Author Topic: Viola Breeding  (Read 313 times)

Jeremy Weiss

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Re: Viola Breeding
« Reply #15 on: 2021-05-17, 11:12:18 AM »
Assuming your climate thing is accurate, both of you.  Odorata is officially supposed to like zones 4-9 (which would mean all of us would be fine) but I haven't seen a catalog that hasn't advised zone 7 or higher (well, as I said, I have seen some that said six but only for selected cultivars)

Garrett Schantz

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Re: Viola Breeding
« Reply #16 on: 2021-05-17, 03:11:20 PM »
A lot of odorata types can handle cold climates pretty well.

From what I have read, the clumping/mounding types are hardier.

But most places sell a sub-species from a warmer area - doesn't spread as easily, doesn't really clump.

Could hybridize the fancy non cold hardy types with the clump forming types.

Garrett Schantz

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Re: Viola Breeding
« Reply #17 on: 2021-05-17, 05:40:02 PM »
Figured I would mention - the violets I have here are probably V. sororia as there isn't a scent.

Found some more pale violets close to where I found the others.

The ones that I moved haven't flowered again yet. But the leaves are growing / alive. Probably going to return in Fall.

Joseph Lofthouse

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Re: Viola Breeding
« Reply #18 on: 2021-05-18, 10:48:35 AM »
These are my local wild violas. Leaf and flowers are highly edible. They grow profusely under the maples in the drylands, and more sparsely throughout the sagebrush shrublands.

The lanceolate leaves are fairly diagnostic for Viola nuttallii. Though the whole population aren't lanceolate.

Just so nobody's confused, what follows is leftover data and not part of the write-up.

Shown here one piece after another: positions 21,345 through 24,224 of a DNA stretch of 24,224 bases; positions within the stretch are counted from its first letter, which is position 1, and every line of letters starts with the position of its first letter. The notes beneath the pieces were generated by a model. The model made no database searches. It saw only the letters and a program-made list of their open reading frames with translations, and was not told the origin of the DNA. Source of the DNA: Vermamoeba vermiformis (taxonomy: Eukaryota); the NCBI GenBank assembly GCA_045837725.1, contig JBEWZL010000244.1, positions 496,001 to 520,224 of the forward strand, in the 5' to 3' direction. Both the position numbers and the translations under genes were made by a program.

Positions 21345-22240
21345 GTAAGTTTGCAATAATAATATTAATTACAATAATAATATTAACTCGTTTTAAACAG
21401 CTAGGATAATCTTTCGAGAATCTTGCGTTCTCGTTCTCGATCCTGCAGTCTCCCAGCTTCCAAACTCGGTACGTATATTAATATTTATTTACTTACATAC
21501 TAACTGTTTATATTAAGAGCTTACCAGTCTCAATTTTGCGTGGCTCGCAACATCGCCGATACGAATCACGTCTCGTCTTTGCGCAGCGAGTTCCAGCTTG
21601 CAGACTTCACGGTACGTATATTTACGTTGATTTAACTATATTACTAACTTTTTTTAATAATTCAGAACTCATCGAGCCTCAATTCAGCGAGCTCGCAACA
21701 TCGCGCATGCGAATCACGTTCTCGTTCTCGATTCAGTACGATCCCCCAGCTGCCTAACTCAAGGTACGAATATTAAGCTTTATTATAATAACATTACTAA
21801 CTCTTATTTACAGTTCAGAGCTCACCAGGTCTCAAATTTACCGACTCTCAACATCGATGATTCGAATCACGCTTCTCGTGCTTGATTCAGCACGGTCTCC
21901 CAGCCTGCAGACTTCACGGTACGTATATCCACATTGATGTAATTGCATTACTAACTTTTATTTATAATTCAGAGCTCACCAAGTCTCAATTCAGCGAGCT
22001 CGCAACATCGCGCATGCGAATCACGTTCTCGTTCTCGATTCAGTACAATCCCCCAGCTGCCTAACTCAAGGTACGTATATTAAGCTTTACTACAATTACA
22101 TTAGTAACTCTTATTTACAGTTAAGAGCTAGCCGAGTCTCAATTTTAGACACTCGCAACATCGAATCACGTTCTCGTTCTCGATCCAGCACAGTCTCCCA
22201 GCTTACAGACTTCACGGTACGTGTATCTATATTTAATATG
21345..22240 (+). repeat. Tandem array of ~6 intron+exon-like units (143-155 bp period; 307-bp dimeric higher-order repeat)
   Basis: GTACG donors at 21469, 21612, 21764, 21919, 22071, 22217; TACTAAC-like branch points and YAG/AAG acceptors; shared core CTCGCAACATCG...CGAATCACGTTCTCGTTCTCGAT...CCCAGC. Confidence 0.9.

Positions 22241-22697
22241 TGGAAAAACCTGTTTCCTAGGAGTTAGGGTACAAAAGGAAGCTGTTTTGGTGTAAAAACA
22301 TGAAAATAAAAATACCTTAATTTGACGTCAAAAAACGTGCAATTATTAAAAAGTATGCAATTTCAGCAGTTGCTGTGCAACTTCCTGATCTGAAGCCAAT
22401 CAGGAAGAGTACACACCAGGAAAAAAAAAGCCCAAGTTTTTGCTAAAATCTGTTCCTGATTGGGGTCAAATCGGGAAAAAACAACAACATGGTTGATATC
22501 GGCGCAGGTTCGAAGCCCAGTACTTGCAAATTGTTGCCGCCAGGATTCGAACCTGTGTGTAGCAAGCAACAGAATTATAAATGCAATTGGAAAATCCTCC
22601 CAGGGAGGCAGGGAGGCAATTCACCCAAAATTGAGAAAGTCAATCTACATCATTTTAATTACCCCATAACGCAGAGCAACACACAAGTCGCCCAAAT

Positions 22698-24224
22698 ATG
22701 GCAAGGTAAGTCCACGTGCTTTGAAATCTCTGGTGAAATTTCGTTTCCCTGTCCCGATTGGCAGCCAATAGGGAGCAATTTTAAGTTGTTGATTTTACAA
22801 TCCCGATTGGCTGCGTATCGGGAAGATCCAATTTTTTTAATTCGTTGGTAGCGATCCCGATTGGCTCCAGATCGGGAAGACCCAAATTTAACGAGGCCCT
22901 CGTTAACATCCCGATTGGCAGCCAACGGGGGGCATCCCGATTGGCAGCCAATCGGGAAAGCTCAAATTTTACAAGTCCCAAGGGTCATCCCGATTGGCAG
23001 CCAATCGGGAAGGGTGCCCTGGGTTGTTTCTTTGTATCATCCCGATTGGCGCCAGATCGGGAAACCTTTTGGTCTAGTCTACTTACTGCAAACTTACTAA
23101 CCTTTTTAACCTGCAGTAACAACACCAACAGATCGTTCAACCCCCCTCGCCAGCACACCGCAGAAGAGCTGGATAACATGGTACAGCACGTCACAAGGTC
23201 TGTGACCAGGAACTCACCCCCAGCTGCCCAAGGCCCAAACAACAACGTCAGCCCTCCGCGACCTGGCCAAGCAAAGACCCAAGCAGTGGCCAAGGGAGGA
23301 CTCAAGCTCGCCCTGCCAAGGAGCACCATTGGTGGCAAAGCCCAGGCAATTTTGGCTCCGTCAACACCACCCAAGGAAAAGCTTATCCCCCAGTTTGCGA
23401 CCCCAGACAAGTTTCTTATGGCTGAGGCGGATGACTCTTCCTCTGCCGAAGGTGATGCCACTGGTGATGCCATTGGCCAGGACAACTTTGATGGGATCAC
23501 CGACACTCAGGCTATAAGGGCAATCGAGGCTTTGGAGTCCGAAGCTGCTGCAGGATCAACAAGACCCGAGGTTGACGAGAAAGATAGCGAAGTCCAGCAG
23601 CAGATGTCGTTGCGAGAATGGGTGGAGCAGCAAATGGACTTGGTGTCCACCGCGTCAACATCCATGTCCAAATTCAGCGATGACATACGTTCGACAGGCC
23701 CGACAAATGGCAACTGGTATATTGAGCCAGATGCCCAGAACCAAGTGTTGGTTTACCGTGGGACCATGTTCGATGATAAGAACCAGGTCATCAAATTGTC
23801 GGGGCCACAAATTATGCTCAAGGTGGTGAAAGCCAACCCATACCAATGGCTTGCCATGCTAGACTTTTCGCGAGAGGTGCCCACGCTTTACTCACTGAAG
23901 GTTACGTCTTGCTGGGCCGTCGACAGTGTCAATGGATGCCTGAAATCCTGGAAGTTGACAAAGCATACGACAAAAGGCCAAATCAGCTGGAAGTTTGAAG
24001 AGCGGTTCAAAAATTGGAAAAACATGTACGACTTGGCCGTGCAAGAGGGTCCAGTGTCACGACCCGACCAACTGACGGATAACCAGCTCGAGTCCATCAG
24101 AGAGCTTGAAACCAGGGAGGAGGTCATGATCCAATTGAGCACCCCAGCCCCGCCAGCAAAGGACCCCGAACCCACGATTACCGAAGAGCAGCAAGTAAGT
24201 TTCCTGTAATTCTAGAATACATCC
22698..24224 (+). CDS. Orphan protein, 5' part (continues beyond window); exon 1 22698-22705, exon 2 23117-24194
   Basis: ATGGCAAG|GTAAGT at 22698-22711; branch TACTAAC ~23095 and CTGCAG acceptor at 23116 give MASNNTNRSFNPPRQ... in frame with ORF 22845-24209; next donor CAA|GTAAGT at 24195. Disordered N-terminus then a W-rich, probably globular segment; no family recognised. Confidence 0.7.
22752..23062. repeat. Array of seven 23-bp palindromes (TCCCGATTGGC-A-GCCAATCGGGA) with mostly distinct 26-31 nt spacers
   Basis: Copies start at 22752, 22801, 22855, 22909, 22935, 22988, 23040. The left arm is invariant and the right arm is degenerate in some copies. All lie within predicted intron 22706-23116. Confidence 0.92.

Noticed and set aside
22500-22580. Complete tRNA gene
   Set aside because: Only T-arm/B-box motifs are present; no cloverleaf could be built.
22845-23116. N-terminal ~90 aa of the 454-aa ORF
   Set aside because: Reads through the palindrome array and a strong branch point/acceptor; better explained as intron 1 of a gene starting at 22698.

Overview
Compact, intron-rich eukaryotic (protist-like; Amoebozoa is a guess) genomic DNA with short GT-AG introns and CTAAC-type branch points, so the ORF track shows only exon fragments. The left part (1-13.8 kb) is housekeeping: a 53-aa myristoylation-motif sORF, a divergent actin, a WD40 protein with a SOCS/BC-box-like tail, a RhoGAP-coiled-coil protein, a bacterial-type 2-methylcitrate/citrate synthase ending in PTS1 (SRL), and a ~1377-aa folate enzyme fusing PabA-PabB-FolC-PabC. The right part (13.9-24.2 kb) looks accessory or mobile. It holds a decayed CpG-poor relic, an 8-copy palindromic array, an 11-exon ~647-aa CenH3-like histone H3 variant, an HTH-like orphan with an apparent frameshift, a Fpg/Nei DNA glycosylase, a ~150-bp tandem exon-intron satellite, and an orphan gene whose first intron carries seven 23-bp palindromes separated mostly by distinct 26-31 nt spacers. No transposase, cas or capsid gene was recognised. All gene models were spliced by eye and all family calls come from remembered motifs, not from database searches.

« Last Edit: 2021-05-18, 11:11:35 AM by Joseph Lofthouse »

reed

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Re: Viola Breeding
« Reply #19 on: 2021-05-18, 07:55:38 PM »
The yellow ones are lovely. I have seen them around here on very rare occasions, unfortunately I can't remember where. 

Garrett Schantz

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Re: Viola Breeding
« Reply #20 on: 2021-05-18, 08:04:14 PM »
I haven't saw any yellows where I live. They look nice. Might try growing some eventually. Wonder how a Confederate Violet would look crossed with a yellow type.

reed

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Re: Viola Breeding
« Reply #21 on: 2021-05-19, 03:43:16 AM »
I just noticed that this violet topic is under legumes. I didn't know that about violets.

I still speculate that  the ones called Confederate and all the other various color shades of the sororia type are just variations of the same thing due to quantitative expression of the genes for color. If you can find some pure white ones to mix with pure dark purple ones and grow them as a grex, all the possible shades and combinations will show up. At least that is what I see in my general area.

My own yard is short on the pure white. That's how it was with my asters and dame's rocket too but with them I tag any pure white and make sure their seeds get special attention. Still with them there are years where the pure white is missing but then it shows back up unexpectedly. It might be easier with violets as they are nearly evergreen perennials all I'd have to do is pamper some white ones. The dame's rocket and asters are also perennial but any individual pant only lives a few seasons. I wish my violets were in bloom right now so I could get some photos.